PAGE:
The Sheriff's Department filed a petition for review in the appellate court. The appellate court reversed the Commission, finding that the Sheriff's Department could not be strictly liable for Yanor's conduct because he was not Feleccia's supervisor. 375 Ill.App.3d at 847, 314 Ill.Dec. 631, 875 N.E.2d 10. The court held that the evidence showed the Sheriff's Department took reasonable corrective measures upon learning of Yanor's harassment by suspending him for four days without pay and issuing a letter of reprimand. 375 Ill.App.3d at 847-48, 314 Ill.Dec. 631, 875 N.E.2d 10.
We granted the petitions for leave to appeal filed by Feleccia and the Commission (210 Ill.2d R. 315), and consolidated the petitions for purposes of review. We granted leave for the Employment Discrimination Project at the University of Chicago Law School's Edwin F. Mandel Legal Aid Clinic to file an amicus curiae brief in support of Feleccia, and for the Illinois Counties Risk Management Trust and the Illinois Municipal League to file amicus curiae briefs in support of the Sheriff's Department. 20 Ill.2d R. 345.
I. Strict Liability
In an administrative review action, we review the decision of the administrative agency, not the appellate court. Marconi v. Chicago Heights Police Pension Board, 225 Ill.2d 497, 539, 312 Ill.Dec. 208, 870 N.E.2d 273 (2006). This case involves the construction of a statute, a question of law. Wade v. City of North Chicago Police Pension Board, 226 Ill.2d 485, 510-11, 315 Ill.Dec. 772, 877 N.E.2d 1101 (2007). An administrative agency's decision on a question of law is reviewed de novo. Cinkus v. Village of Stickney Municipal Officers Electoral Board, 228 Ill.2d 200, 211, 319 Ill.Dec. 887, 886 N.E.2d 1011 (2008). “Nevertheless, the interpretation of a statute by involved administrative bodies constitutes ‘an informed source for guidance when seeking to ascertain the legislature's intention when the statute was enacted.’ ” Andrews v. Kowa Printing Corp., 217 Ill.2d 101, 116, 298 Ill.Dec. 1, 838 N.E.2d 894 (2005), citing Johnson v. Marshall Field & Co., 57 Ill.2d 272, 278, 312 N.E.2d 271 (1974).
The cardinal rule of statutory construction is to ascertain and give effect to the intent of the legislature. Wade, 226 Ill.2d at 509-10, 315 Ill.Dec. 772, 877 N.E.2d 1101. The best indication of the legislature's intent is the language of the statute, which must be given its plain and ordinary meaning. Cinkus, 228 Ill.2d at 216, 319 Ill.Dec. 887, 886 N.E.2d 1011. Where the statutory language is clear and unambiguous, it is unnecessary to turn to other tools of construction. Cinkus, 228 Ill.2d at 217, 319 Ill.Dec. 887, 886 N.E.2d 1011. “ ‘A statute is ambiguous when it is capable of being understood by reasonably well-informed persons in two or more different senses.’ ” Wade, 226 Ill.2d at 511, 315 Ill.Dec. 772, 877 N.E.2d 1101, quoting People v. Jameson, 162 Ill.2d 282, 288, 205 Ill.Dec. 90, 642 N.E.2d 1207 (1994).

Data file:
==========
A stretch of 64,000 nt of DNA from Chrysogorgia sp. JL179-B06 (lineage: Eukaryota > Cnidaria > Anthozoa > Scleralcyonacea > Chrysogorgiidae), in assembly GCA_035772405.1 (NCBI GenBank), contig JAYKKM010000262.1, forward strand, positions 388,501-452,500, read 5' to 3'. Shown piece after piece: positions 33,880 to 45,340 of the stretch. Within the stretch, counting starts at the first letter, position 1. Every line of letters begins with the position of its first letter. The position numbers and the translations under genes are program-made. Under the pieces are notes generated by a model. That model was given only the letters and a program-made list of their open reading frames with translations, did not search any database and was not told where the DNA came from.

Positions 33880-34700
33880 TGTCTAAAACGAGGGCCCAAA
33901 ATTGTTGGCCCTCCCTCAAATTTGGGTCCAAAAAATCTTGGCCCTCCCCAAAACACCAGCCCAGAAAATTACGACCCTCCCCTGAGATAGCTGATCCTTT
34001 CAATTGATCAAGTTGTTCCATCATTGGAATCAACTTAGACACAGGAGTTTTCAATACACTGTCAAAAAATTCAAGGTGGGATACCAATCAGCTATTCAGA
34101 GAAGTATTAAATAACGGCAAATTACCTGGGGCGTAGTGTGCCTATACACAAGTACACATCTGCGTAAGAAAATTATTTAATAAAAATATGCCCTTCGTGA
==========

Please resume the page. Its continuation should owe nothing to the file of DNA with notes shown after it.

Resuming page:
Illinois courts have interpreted section 2-102(D) as imposing strict liability on an employer for the sexual harassment of an employee by the employee's direct supervisor See Geise v. Phoenix Co. of Chicago, Inc., 159 Ill.2d 507, 518, 203 Ill.Dec. 454, 639 N.E.2d 1273 (1994); Webb v. Lustig, 298 Ill.App.3d 695, 705, 233 Ill.Dec. 119, 700 N.E.2d 220 (1998); Board of Directors, Green Hills Country Club v. Human Rights Comm'n, 162 Ill.App.3d 216, 220-21, 113 Ill.Dec. 216, 514 N.E.2d 1227 (1987). In other words, the employer is liable for the sexual harassment regardless of whether the employer knew of the offending conduct (Geise, 159 Ill.2d at 518, 203 Ill.Dec. 454, 639 N.E.2d 1273) and regardless of whether the conduct is quid pro quo sexual harassment or “ hostile environment” sexual harassment. Green Hills, 162 Ill.App.3d at 220, 113 Ill.Dec. 216, 514 N.E.2d 1227.
The issue in this case is whether an employer is strictly liable under section 2-102(D) for the “hostile environment” sexual harassment of its supervisory employee, where the supervisor has no authority to affect the terms and conditions of the complainant's employment. The answer is yes.
Section 2-102(D) is unambiguous. Under the plain language of the statute, an employer is liable for the sexual harassment of its employees. Where the offending employee is either a “nonemployee” or “nonmanagerial or nonsupervisory employee,” an employer is responsible for the harassment only if it was aware of the conduct and failed to take reasonable corrective measures. The facts of this case do not fall within the limitation in the second clause of section 2-102(D). Yanor is neither a “nonemployee” nor a “nonmanagerial or nonsupervisory employee.” Therefore, under the statute, the Sheriff's Department is liable for Yanor's sexual harassment of Feleccia regardless of whether it was aware of the harassment or took measures to correct the harassment.
The Sheriff's Department contends that we should look to the dictionary definition of “supervisor” to ascertain the plain meaning of the term. We find it unnecessary to do so, where there is no dispute that Yanor is a supervisory employee of the Sheriff's Department. Whether Yanor had direct supervisory authority over Feleccia's working conditions is irrelevant under the plain language of section 2-102(D). There is no language in the Act that limits the employer's liability based on the harasser's relationship to the victim. Where the statutory language is clear, we may not read into it limitations that the legislature did not express. Elementary School District 159 v. Schiller, 221 Ill.2d 130, 144, 302 Ill.Dec. 557, 849 N.E.2d 349 (2006).